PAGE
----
Spin ice materials, such as Dy2Ti2O7 and Ho2Ti2O7, are highly frustrated magnetic systems. Their low-temperature strongly correlated state can be mapped onto the proton disordered state of common water ice. As a result, spin ices display the same low-temperature residual Pauling entropy as water ice, at least in calorimetric experiments that are equilibrated over moderately long-time scales. It was found in a previous study [X. Ke, Phys. Rev. Lett. 99, 137203 (2007)PRLTAO0031-900710.1103/PhysRevLett.99.137203] that, upon dilution of the magnetic rare-earth ions (Dy3+ and Ho3+) by nonmagnetic yttrium (Y3+) ions, the residual entropy depends nonmonotonically on the concentration of Y3+ ions. A quantitative description of the magnetic specific heat of site-diluted spin ice materials can be viewed as a further test aimed at validating the microscopic Hamiltonian description of these systems. In this work, we report results from Monte Carlo simulations of site-diluted microscopic dipolar spin ice models (DSIM) that account quantitatively for the experimental specific-heat measurements, and thus also for the residual entropy, as a function of dilution, for both Dy2-xYxTi2O7 and Ho2-xYxTi2O7. The main features of the dilution physics displayed by the magnetic specific-heat data are quantitatively captured by the diluted DSIM up to 85% of the magnetic ions diluted (x=1.7). The previously reported departures in the residual entropy between Dy2-xYxTi2O7 versus Ho2-xYxTi2O7, as well as with a site-dilution variant of Pauling's approximation, are thus rationalized through the site-diluted DSIM. We find for 90% (x=1.8) and 95% (x=1.9) of the magnetic ions diluted in Dy2-xYxTi2O7 a significant discrepancy between the experimental and Monte Carlo specific-heat results. We discuss possible reasons for this disagreement.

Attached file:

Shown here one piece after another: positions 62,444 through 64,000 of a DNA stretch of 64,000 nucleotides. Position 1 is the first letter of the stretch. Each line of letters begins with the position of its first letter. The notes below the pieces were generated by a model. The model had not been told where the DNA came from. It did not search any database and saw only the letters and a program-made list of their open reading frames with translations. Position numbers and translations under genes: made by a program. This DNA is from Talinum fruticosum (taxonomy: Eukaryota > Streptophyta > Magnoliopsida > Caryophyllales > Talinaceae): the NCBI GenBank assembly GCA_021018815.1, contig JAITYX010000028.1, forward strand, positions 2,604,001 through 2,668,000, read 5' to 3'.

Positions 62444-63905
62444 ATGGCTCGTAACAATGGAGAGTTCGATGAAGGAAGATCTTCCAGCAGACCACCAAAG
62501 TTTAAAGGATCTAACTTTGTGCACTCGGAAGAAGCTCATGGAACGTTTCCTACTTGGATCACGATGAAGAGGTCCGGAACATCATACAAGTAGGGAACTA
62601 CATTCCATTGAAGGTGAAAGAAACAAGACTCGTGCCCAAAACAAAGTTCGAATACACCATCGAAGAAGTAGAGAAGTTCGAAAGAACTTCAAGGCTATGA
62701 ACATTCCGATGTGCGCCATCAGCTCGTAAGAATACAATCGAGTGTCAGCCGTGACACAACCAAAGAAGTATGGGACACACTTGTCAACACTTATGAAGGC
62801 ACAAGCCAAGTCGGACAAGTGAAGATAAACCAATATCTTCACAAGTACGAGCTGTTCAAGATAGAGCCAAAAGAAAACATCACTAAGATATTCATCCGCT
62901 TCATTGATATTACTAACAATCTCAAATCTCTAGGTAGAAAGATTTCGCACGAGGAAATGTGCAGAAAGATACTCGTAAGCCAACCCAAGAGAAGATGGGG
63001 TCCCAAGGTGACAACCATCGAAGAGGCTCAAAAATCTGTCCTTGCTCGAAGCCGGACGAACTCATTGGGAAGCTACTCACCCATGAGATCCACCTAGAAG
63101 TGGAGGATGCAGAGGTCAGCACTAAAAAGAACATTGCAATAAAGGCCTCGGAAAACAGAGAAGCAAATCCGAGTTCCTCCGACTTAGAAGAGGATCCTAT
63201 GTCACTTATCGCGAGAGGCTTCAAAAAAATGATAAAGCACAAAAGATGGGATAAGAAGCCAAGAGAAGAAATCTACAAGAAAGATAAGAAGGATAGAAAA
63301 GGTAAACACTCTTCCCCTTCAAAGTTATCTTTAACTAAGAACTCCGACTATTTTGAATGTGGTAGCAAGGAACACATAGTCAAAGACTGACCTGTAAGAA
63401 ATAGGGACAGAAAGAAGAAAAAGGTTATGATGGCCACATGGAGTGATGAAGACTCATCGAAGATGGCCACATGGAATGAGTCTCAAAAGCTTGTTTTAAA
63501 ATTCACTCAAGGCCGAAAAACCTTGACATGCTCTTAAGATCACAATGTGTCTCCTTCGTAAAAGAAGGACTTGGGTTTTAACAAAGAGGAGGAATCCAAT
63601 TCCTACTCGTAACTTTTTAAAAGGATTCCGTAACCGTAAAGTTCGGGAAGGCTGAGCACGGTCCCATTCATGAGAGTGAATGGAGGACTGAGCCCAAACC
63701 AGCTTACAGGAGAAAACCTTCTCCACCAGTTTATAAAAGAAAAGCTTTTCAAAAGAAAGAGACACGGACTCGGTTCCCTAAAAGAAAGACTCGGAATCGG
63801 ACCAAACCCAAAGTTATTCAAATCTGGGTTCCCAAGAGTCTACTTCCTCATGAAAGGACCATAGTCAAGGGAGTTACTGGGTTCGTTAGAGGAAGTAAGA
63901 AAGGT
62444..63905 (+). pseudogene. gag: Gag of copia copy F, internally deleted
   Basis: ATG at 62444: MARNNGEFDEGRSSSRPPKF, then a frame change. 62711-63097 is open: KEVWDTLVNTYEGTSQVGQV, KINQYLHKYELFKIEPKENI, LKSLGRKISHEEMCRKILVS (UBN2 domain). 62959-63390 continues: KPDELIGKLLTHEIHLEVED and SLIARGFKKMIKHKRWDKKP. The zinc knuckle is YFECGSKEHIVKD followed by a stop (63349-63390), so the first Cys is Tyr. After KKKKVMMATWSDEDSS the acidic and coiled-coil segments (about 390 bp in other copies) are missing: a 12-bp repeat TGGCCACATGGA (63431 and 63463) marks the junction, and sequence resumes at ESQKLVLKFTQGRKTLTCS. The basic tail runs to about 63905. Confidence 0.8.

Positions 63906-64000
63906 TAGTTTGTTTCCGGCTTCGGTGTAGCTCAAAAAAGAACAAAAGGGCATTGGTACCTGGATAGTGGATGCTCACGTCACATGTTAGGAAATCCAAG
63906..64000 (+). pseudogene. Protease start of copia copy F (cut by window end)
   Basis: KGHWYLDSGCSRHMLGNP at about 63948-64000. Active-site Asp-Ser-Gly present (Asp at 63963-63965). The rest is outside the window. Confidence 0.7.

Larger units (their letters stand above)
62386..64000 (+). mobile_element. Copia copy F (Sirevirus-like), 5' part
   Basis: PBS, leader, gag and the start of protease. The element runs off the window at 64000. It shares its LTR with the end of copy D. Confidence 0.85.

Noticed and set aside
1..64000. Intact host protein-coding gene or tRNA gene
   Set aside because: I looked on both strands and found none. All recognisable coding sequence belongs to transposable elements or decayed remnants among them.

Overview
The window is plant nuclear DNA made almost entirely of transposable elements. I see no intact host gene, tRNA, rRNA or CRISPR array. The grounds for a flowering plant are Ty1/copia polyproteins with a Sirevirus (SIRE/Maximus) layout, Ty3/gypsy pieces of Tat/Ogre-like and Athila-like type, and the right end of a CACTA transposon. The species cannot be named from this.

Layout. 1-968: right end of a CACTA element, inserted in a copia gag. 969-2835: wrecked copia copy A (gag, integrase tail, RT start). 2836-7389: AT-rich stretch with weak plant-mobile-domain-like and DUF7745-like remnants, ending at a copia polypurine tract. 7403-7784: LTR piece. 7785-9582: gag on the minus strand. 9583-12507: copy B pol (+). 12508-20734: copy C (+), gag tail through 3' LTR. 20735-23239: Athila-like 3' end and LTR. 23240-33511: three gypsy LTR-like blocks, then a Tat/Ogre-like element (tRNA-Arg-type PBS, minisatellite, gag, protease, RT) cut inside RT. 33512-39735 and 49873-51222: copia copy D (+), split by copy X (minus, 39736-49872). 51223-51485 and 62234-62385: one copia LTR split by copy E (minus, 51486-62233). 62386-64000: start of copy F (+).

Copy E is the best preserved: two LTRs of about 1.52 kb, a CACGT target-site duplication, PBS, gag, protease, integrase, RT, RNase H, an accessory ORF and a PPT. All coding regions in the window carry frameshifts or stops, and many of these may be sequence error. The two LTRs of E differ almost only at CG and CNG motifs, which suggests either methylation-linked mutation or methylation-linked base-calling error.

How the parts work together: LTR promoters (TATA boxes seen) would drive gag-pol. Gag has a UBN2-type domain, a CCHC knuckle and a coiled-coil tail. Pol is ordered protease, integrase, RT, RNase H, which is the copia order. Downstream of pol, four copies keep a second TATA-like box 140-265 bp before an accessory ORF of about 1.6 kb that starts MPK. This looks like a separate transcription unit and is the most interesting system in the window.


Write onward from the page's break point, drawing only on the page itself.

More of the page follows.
|Original language||English (US)|
|Journal||Physical Review B - Condensed Matter and Materials Physics|
|State||Published - Dec 19 2014|
ASJC Scopus subject areas
- Electronic, Optical and Magnetic Materials
- Condensed Matter Physics